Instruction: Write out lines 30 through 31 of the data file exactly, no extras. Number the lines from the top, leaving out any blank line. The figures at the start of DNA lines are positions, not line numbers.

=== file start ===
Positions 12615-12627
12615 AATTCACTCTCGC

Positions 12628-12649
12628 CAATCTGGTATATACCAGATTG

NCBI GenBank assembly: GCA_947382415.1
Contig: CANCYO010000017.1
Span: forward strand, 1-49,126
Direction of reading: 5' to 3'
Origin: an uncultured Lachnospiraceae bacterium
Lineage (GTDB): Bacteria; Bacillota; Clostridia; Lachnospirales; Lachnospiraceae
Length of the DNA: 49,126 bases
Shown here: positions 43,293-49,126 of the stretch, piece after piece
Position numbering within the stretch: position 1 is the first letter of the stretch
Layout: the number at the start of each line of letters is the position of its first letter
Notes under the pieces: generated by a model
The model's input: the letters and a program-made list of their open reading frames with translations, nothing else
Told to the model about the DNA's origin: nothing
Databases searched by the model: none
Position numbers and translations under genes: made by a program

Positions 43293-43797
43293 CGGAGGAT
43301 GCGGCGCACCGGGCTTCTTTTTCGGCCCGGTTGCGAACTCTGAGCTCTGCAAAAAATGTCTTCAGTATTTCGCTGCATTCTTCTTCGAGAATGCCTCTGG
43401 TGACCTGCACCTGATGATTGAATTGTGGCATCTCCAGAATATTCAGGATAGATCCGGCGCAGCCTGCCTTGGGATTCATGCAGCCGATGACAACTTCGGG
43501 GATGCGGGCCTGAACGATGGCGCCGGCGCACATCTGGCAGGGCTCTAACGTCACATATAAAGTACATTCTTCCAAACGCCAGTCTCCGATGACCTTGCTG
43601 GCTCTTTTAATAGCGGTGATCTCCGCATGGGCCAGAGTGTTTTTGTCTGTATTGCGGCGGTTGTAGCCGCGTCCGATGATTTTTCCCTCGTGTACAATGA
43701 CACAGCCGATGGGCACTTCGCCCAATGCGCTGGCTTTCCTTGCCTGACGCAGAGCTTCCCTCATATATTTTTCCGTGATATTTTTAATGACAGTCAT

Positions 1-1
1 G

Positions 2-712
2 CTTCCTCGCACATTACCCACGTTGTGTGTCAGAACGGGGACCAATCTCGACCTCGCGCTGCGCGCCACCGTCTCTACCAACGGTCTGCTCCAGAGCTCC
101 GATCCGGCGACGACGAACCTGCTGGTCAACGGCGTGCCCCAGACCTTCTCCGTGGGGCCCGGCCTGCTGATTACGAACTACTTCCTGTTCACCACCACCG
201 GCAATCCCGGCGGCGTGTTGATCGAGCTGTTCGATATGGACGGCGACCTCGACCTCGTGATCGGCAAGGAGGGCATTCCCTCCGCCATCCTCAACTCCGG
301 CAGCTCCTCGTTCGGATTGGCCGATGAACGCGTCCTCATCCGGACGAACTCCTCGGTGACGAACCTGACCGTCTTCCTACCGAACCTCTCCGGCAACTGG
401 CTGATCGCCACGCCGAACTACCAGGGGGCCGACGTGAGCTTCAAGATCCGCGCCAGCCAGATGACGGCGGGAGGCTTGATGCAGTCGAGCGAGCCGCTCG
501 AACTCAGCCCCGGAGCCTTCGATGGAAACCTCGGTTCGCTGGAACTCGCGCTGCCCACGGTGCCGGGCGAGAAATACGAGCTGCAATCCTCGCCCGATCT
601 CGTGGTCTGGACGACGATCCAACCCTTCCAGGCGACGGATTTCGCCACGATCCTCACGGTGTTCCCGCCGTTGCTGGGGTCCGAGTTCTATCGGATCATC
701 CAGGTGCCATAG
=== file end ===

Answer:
2 CTTCCTCGCACATTACCCACGTTGTGTGTCAGAACGGGGACCAATCTCGACCTCGCGCTGCGCGCCACCGTCTCTACCAACGGTCTGCTCCAGAGCTCC
101 GATCCGGCGACGACGAACCTGCTGGTCAACGGCGTGCCCCAGACCTTCTCCGTGGGGCCCGGCCTGCTGATTACGAACTACTTCCTGTTCACCACCACCG